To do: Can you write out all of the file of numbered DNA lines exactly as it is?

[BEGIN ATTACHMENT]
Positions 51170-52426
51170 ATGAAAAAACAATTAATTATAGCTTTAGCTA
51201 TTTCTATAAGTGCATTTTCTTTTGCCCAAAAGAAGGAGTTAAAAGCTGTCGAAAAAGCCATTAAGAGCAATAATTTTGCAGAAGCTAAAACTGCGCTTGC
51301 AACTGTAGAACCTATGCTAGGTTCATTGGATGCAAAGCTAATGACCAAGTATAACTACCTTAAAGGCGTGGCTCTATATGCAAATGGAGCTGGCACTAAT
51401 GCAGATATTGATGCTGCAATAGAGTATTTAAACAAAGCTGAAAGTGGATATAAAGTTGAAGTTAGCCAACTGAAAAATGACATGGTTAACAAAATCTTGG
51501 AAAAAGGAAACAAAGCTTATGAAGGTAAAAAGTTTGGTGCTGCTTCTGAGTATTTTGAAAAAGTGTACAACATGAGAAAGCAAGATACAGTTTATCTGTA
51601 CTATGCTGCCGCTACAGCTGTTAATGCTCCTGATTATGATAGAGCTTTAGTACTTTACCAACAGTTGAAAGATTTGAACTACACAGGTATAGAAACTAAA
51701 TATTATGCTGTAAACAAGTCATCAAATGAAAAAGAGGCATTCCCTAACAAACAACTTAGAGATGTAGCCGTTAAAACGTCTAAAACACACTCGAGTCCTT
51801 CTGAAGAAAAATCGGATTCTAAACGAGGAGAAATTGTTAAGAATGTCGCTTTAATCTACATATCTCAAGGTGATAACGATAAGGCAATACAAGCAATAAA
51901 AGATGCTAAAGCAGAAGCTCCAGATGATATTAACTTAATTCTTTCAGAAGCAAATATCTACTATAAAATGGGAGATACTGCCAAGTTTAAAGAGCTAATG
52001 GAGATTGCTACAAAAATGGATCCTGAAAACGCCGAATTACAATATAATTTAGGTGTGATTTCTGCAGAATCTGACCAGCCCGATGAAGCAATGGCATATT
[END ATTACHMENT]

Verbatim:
Positions 51170-52426
51170 ATGAAAAAACAATTAATTATAGCTTTAGCTA
51201 TTTCTATAAGTGCATTTTCTTTTGCCCAAAAGAAGGAGTTAAAAGCTGTCGAAAAAGCCATTAAGAGCAATAATTTTGCAGAAGCTAAAACTGCGCTTGC
51301 AACTGTAGAACCTATGCTAGGTTCATTGGATGCAAAGCTAATGACCAAGTATAACTACCTTAAAGGCGTGGCTCTATATGCAAATGGAGCTGGCACTAAT
51401 GCAGATATTGATGCTGCAATAGAGTATTTAAACAAAGCTGAAAGTGGATATAAAGTTGAAGTTAGCCAACTGAAAAATGACATGGTTAACAAAATCTTGG
51501 AAAAAGGAAACAAAGCTTATGAAGGTAAAAAGTTTGGTGCTGCTTCTGAGTATTTTGAAAAAGTGTACAACATGAGAAAGCAAGATACAGTTTATCTGTA
51601 CTATGCTGCCGCTACAGCTGTTAATGCTCCTGATTATGATAGAGCTTTAGTACTTTACCAACAGTTGAAAGATTTGAACTACACAGGTATAGAAACTAAA
51701 TATTATGCTGTAAACAAGTCATCAAATGAAAAAGAGGCATTCCCTAACAAACAACTTAGAGATGTAGCCGTTAAAACGTCTAAAACACACTCGAGTCCTT
51801 CTGAAGAAAAATCGGATTCTAAACGAGGAGAAATTGTTAAGAATGTCGCTTTAATCTACATATCTCAAGGTGATAACGATAAGGCAATACAAGCAATAAA
51901 AGATGCTAAAGCAGAAGCTCCAGATGATATTAACTTAATTCTTTCAGAAGCAAATATCTACTATAAAATGGGAGATACTGCCAAGTTTAAAGAGCTAATG
52001 GAGATTGCTACAAAAATGGATCCTGAAAACGCCGAATTACAATATAATTTAGGTGTGATTTCTGCAGAATCTGACCAGCCCGATGAAGCAATGGCATATT